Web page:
Launch up Terminal.app (through /Applications/Utilities or through a Spotlight search).

Then paste in the command:

diskutil list
to list out the different disks. You should see some disks appear like /dev/disk0, /dev/disk1, /dev/disk2.

Find the one you want to force unmount. For this example, let's say it's /dev/disk2.

Run a command similar to this one

sudo diskutil unmountDisk force /dev/disk2
If you're prompted for a password, enter it (yes, your account does need to have administrative privileges). You should not physically unplug the drive.

You should now be able to erase the drive.

Running sudo commands in Automator

If you're wondering how to run sudo (for privilege escalation) commands in Automator, this is one way to do it.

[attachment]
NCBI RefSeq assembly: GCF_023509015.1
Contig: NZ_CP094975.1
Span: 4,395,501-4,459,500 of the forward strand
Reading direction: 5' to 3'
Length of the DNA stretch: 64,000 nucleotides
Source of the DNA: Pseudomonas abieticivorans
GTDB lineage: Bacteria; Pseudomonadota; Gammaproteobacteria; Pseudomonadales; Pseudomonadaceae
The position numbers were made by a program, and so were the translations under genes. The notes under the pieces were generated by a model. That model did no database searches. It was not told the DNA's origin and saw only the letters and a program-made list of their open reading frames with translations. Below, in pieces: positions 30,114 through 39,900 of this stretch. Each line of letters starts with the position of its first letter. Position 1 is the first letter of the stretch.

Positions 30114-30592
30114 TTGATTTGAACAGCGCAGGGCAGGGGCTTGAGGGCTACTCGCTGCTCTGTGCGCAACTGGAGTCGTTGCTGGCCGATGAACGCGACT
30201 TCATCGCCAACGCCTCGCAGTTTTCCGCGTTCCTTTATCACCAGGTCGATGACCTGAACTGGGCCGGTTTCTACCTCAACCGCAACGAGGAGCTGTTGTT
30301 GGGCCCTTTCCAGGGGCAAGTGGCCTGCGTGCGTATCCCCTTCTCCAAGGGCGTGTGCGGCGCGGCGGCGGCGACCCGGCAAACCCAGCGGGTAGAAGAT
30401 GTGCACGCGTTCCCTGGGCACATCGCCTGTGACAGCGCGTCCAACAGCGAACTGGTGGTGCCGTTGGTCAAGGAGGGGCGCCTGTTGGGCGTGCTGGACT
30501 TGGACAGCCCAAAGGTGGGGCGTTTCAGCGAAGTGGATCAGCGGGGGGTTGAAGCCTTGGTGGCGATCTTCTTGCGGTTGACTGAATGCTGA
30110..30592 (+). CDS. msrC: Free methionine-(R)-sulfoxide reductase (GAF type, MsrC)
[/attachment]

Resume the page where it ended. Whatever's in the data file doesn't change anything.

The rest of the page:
Launch up Automator (of course).

sudoautomator01
Find Run AppleScript in the library of actions.

sudoautomator02
Then, drag it over to the workflow area on the right. By default, Automator will put in some script structure for you to work with. Feel free to just delete that all completely.

sudoautomator03
In place of the predefined script, put in

do shell script "sudo whatevercommandyouwanttorun" with administrator privileges

if it's one command you want to run.

If you would rather run a script, it's a similar syntax of

do shell script "sudo /path/to/youractualscript.sh" with administrator privileges

sudoautomator04
You can save your workflow as an application.

sudoautomator05
When you double-click your .app file, it should then prompt you for an administrator username and password and then run your bash command or shell script in a sudo-like way.